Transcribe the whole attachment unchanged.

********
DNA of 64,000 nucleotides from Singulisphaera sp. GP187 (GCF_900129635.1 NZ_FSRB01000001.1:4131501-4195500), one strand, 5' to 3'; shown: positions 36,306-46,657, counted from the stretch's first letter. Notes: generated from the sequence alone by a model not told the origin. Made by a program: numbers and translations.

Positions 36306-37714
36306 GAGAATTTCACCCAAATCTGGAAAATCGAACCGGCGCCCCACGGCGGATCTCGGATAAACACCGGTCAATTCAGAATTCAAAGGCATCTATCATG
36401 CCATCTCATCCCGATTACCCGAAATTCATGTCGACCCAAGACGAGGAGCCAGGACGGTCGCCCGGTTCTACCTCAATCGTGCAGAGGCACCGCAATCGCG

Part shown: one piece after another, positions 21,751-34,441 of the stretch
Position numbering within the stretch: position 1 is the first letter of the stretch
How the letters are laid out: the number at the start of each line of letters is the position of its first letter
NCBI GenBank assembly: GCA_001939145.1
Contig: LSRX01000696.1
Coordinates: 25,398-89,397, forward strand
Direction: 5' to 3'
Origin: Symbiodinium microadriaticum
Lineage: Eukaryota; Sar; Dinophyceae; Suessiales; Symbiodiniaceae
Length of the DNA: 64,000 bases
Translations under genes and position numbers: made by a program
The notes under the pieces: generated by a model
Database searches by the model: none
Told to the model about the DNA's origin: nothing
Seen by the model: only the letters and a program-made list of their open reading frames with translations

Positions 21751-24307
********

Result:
DNA of 64,000 nucleotides from Singulisphaera sp. GP187 (GCF_900129635.1 NZ_FSRB01000001.1:4131501-4195500), one strand, 5' to 3'; shown: positions 36,306-46,657, counted from the stretch's first letter. Notes: generated from the sequence alone by a model not told the origin. Made by a program: numbers and translations.

Positions 36306-37714
36306 GAGAATTTCACCCAAATCTGGAAAATCGAACCGGCGCCCCACGGCGGATCTCGGATAAACACCGGTCAATTCAGAATTCAAAGGCATCTATCATG
36401 CCATCTCATCCCGATTACCCGAAATTCATGTCGACCCAAGACGAGGAGCCAGGACGGTCGCCCGGTTCTACCTCAATCGTGCAGAGGCACCGCAATCGCG

Part shown: one piece after another, positions 21,751-34,441 of the stretch
Position numbering within the stretch: position 1 is the first letter of the stretch
How the letters are laid out: the number at the start of each line of letters is the position of its first letter
NCBI GenBank assembly: GCA_001939145.1
Contig: LSRX01000696.1
Coordinates: 25,398-89,397, forward strand
Direction: 5' to 3'
Origin: Symbiodinium microadriaticum
Lineage: Eukaryota; Sar; Dinophyceae; Suessiales; Symbiodiniaceae
Length of the DNA: 64,000 bases
Translations under genes and position numbers: made by a program
The notes under the pieces: generated by a model
Database searches by the model: none
Told to the model about the DNA's origin: nothing
Seen by the model: only the letters and a program-made list of their open reading frames with translations

Positions 21751-24307